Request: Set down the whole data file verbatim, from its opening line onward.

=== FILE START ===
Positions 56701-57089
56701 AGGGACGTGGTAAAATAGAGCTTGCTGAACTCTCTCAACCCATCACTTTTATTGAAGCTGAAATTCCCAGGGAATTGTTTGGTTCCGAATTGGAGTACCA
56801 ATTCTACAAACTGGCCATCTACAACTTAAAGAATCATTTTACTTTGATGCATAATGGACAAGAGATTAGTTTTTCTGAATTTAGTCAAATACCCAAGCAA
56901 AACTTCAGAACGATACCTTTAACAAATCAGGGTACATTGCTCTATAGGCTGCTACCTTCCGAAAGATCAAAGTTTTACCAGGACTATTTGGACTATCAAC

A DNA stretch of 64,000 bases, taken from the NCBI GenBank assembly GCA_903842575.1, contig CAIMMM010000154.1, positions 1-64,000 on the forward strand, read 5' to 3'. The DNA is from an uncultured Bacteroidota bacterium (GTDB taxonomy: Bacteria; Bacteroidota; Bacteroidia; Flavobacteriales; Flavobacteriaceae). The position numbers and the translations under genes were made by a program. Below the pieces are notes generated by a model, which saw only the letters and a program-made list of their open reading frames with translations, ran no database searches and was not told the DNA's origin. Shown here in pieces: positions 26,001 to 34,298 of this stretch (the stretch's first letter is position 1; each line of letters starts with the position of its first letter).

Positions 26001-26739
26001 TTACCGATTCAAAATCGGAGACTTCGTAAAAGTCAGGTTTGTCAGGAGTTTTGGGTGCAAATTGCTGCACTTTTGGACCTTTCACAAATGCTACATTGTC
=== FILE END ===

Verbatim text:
Positions 56701-57089
56701 AGGGACGTGGTAAAATAGAGCTTGCTGAACTCTCTCAACCCATCACTTTTATTGAAGCTGAAATTCCCAGGGAATTGTTTGGTTCCGAATTGGAGTACCA
56801 ATTCTACAAACTGGCCATCTACAACTTAAAGAATCATTTTACTTTGATGCATAATGGACAAGAGATTAGTTTTTCTGAATTTAGTCAAATACCCAAGCAA
56901 AACTTCAGAACGATACCTTTAACAAATCAGGGTACATTGCTCTATAGGCTGCTACCTTCCGAAAGATCAAAGTTTTACCAGGACTATTTGGACTATCAAC

A DNA stretch of 64,000 bases, taken from the NCBI GenBank assembly GCA_903842575.1, contig CAIMMM010000154.1, positions 1-64,000 on the forward strand, read 5' to 3'. The DNA is from an uncultured Bacteroidota bacterium (GTDB taxonomy: Bacteria; Bacteroidota; Bacteroidia; Flavobacteriales; Flavobacteriaceae). The position numbers and the translations under genes were made by a program. Below the pieces are notes generated by a model, which saw only the letters and a program-made list of their open reading frames with translations, ran no database searches and was not told the DNA's origin. Shown here in pieces: positions 26,001 to 34,298 of this stretch (the stretch's first letter is position 1; each line of letters starts with the position of its first letter).

Positions 26001-26739
26001 TTACCGATTCAAAATCGGAGACTTCGTAAAAGTCAGGTTTGTCAGGAGTTTTGGGTGCAAATTGCTGCACTTTTGGACCTTTCACAAATGCTACATTGTC